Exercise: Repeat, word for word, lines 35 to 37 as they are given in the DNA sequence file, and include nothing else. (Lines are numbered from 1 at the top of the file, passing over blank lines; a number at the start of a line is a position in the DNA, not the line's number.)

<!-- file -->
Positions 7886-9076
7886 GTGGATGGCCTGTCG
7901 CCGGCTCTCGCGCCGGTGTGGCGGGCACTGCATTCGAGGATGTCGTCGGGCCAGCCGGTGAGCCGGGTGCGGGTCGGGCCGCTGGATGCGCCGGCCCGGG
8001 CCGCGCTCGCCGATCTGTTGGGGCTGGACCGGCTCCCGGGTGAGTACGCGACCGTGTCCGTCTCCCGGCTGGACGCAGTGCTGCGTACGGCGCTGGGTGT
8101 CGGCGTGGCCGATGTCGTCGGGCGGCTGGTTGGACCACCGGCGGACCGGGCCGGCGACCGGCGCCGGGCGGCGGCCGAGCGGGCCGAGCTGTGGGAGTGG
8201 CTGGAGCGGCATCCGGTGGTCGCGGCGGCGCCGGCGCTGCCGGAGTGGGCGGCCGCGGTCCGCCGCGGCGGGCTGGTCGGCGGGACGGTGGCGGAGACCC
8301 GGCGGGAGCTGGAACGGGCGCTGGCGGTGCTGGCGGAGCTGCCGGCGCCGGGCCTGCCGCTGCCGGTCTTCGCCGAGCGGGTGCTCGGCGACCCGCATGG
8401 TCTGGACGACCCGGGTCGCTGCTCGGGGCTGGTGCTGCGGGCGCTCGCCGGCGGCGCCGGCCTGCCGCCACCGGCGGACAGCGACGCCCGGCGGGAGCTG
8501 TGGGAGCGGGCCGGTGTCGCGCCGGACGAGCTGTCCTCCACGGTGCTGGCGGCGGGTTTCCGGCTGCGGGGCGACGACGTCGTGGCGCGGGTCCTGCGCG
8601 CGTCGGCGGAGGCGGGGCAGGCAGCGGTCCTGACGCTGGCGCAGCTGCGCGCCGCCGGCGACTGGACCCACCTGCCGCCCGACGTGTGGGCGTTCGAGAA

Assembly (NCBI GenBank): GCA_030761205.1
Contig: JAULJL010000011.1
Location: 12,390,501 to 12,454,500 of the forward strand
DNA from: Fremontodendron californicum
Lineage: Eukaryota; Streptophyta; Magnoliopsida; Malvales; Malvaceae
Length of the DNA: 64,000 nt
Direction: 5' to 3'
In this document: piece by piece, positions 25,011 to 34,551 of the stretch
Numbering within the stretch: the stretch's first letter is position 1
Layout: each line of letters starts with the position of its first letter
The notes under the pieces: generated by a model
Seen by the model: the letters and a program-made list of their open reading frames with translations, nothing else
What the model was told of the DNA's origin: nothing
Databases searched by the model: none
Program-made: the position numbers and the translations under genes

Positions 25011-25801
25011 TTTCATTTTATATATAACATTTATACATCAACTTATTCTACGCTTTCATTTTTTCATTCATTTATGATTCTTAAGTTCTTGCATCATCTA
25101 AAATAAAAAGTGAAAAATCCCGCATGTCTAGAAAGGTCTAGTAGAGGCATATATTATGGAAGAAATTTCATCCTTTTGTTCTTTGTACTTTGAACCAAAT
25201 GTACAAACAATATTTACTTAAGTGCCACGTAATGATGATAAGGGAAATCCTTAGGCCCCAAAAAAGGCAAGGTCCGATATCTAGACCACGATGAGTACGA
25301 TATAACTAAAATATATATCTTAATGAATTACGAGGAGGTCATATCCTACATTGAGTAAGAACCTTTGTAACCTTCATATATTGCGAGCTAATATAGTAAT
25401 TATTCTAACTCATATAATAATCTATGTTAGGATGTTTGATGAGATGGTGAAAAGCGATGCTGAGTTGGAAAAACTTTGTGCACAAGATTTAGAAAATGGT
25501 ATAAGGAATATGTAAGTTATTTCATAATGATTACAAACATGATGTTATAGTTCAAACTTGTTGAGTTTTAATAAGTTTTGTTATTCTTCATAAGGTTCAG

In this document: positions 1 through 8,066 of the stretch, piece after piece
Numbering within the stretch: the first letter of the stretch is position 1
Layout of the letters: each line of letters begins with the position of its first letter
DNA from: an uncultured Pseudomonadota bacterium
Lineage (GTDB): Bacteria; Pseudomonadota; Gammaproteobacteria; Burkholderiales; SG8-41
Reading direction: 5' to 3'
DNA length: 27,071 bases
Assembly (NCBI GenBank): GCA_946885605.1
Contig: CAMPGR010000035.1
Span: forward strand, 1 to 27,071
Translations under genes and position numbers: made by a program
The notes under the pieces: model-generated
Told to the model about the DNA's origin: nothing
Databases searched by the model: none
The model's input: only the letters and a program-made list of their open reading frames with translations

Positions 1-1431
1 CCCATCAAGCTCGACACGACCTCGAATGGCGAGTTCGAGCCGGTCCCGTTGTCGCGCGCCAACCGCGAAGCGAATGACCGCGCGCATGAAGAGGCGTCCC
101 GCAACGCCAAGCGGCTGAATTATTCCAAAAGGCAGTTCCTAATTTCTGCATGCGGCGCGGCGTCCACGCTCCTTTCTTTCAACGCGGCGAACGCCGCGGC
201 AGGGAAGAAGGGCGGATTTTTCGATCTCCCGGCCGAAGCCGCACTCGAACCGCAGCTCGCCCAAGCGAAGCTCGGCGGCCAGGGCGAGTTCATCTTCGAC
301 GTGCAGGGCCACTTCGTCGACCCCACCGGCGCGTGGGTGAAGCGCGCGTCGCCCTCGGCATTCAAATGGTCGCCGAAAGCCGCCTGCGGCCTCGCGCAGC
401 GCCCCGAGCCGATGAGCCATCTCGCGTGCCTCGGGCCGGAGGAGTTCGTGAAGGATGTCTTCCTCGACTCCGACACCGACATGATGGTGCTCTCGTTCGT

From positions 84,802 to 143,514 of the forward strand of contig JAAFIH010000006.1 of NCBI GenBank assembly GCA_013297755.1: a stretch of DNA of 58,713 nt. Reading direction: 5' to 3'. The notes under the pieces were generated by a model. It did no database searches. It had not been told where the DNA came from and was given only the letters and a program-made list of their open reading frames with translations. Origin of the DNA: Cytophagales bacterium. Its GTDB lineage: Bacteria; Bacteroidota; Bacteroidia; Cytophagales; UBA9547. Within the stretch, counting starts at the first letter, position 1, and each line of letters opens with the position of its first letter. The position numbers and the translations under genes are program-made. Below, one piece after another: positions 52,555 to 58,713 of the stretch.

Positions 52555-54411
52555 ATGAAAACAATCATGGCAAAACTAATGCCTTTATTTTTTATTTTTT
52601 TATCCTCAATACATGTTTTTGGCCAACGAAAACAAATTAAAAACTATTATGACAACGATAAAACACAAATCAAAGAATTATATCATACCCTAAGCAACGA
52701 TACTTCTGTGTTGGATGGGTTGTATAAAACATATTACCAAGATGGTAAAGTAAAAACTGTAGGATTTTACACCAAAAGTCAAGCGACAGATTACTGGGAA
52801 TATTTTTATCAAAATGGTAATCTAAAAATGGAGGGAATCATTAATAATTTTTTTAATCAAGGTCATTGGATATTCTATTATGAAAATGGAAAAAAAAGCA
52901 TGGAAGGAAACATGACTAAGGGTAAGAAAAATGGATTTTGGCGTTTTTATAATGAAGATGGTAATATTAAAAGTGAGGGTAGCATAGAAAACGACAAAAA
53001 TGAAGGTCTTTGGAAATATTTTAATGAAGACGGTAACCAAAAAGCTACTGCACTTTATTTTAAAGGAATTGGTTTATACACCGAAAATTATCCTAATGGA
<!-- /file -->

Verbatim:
Layout of the letters: each line of letters begins with the position of its first letter
DNA from: an uncultured Pseudomonadota bacterium
Lineage (GTDB): Bacteria; Pseudomonadota; Gammaproteobacteria; Burkholderiales; SG8-41